That means that there are women sitting in the pews of all churches that have or are experiencing violence in their lives.

Those who believe that good Christian men do not hit their wives and partners have their heads in the sand, because the fact is that they do.

Some will say- oh well- women also hit men and yes they do but statistics everywhere indicate that the percentage of violence within families is in the very high 90s, perpetrated by men against women and children. That is why men are generally referred to as the perpetrators of violence and the women and children as victims/survivors.

There may not be too many of us sitting here this morning who would not know either a victim and or a perpetrator of family violence, but too often we are embarrassed or unwilling to speak about the subject.

We tell ourselves that we don’t want to take sides in a family conflict.

But Galatians this morning tells us that we should not just stand by when we know wrong doing is happening.

There are no two ways about it- the duty of Christians is clear. We must speak out, but in a gentle way. So what would it mean for us to cross the road to assist the victim of violence?

Several things: Firstly, we would need to assist the victim directly; the Good Samaritan bound up the wounds, poured oil and wine on them and put the victim on his donkey.

For today’s victim of domestic violence we might need to assist them get to the hospital,(if you don’t have a donkey, your pick-up or even a taxi will do just fine); we might need to help look after the children, find safe alternative accommodation, give them a little financial help, refer them to the police or to counselling.

You may need to go with them to attend court. Practical supportive assistance is what is initially needed. Church communities ought to be good at this sort of thing and your support can mean a great deal to women who are hurt, demoralized and fearful.

It also means that the church should be a safe place for women to come and tell their story and to seek comfort. They should not be told to go home to pray more, to submit more and to turn the other cheek.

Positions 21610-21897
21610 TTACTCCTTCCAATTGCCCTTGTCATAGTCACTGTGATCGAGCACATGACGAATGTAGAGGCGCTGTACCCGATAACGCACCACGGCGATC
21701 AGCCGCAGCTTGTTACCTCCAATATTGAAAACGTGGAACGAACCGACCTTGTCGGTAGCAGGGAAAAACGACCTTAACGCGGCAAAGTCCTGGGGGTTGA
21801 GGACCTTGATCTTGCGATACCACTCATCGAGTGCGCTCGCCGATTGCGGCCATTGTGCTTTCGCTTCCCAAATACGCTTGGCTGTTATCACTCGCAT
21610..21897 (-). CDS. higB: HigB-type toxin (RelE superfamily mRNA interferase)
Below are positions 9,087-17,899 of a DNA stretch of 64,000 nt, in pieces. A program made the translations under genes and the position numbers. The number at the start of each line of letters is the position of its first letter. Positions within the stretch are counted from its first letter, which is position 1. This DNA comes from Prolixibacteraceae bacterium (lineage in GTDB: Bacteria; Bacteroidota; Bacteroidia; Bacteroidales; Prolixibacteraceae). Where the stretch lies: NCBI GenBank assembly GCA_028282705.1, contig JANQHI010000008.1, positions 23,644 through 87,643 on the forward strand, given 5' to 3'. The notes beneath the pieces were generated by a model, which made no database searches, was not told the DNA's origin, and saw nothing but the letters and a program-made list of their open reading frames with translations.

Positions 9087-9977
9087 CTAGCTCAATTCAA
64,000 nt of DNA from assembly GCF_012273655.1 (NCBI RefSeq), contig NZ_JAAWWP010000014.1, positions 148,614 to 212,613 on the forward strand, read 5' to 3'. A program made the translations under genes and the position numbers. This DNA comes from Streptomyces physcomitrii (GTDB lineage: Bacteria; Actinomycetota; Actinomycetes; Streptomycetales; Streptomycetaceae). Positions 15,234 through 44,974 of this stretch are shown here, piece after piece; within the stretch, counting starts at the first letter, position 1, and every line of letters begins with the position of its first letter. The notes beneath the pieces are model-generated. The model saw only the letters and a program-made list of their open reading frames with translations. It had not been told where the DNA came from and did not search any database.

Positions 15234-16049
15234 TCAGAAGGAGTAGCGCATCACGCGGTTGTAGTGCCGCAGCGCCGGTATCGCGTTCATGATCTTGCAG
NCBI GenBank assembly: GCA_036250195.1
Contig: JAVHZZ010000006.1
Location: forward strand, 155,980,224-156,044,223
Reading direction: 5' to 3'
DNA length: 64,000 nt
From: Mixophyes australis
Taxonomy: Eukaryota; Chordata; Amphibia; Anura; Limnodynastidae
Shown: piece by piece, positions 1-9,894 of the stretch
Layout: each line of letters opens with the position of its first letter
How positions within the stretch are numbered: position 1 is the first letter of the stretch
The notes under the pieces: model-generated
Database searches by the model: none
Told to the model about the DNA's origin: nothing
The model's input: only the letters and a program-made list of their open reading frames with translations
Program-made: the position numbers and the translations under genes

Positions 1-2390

The church should support them in the sure knowledge that it is not God’s will that they and their children should live with constant violence and intimidation in their lives.

The church should not be judgmental of their choices nor condemn them should they decide to separate or legally divorce.

The church should not punish them for having the courage to claim Jesus’ promise of life and life in abundance.

Our attitudes and actions need to change to help victimised women on their journeys to wholeness.

There are great lessons for us in the Good Samaritan story.

But in our story, we must go one step further than the Good Samaritan of Luke’s gospel. We must do something to prevent the next person who takes the road from Jerusalem to Jericho from becoming a victim of violence. We need to do something about the perpetrators of violence.

Observation and experience reveal that men hit and continue to hit their partners for a number of reasons but two reasons stand out. The first is that it works and secondly that they get away with it.

The Church and the community have a responsibility to ensure that men hitting women no longer works, and that those who do it no longer get away with it.

We must call these men to account; the Church must say loud and clear that violence is not acceptable behaviour. That it is a sin for a man to beat his wife or partner. We must have the courage to call a perpetrator of domestic violence to repentance and the love to walk with him on his journey to wholeness.

This is easier said than done I know, because with perpetrators they say there is no such thing as instant change; that repentance requires not only a one off decision but an on-going journey towards a changed attitude and behaviour.

There is much in social services that the secular authorities may need to do to help perpetrators change and to alleviate this complex problem in the long term.

As Christians we church people must stand ready to also get involved in practical ways that may be devised. But the most important task unique to the church is to not allow the Bible to be used to support the inequality of women.

The Church must preach that we are all - both male and female - created in the image of God; that both Adam and Eve sinned in the Genesis story but that Jesus died for the liberation of both women and men; that marriage is an equal partnership between a man and a woman; that Jesus did not condemn a woman to live in a violent marriage; and that the one who raises the fist is the one who brakes the marriage vow.

As Christians our model is Jesus, and the words and spirit of Paul in Galatians that “there is no difference between Jews and Gentiles, between slaves and free people, between men and women for we are all one in union with Christ Jesus” reflects the truth of our equality in discipleship and in our community life.

That is the gift that the Christian community has to give to a world in inequality and violence; and if we are faithful to our task we will move towards the vision of Isaiah, where the lion will lie down with the lamb, where men will not use violence against women and children; and nations will not use violence against their people or each other; and on this sacred planet there will be nothing harmful or evil, and no longer a need for a ‘Break the Silence’ Sunday.

Scripture Readings: Luke 10: 29-37; Galatians 6: 1-10 and Isaiah 65: 17 - 25.

Please note this was also published in the Samoa Observer on 12 December 2013.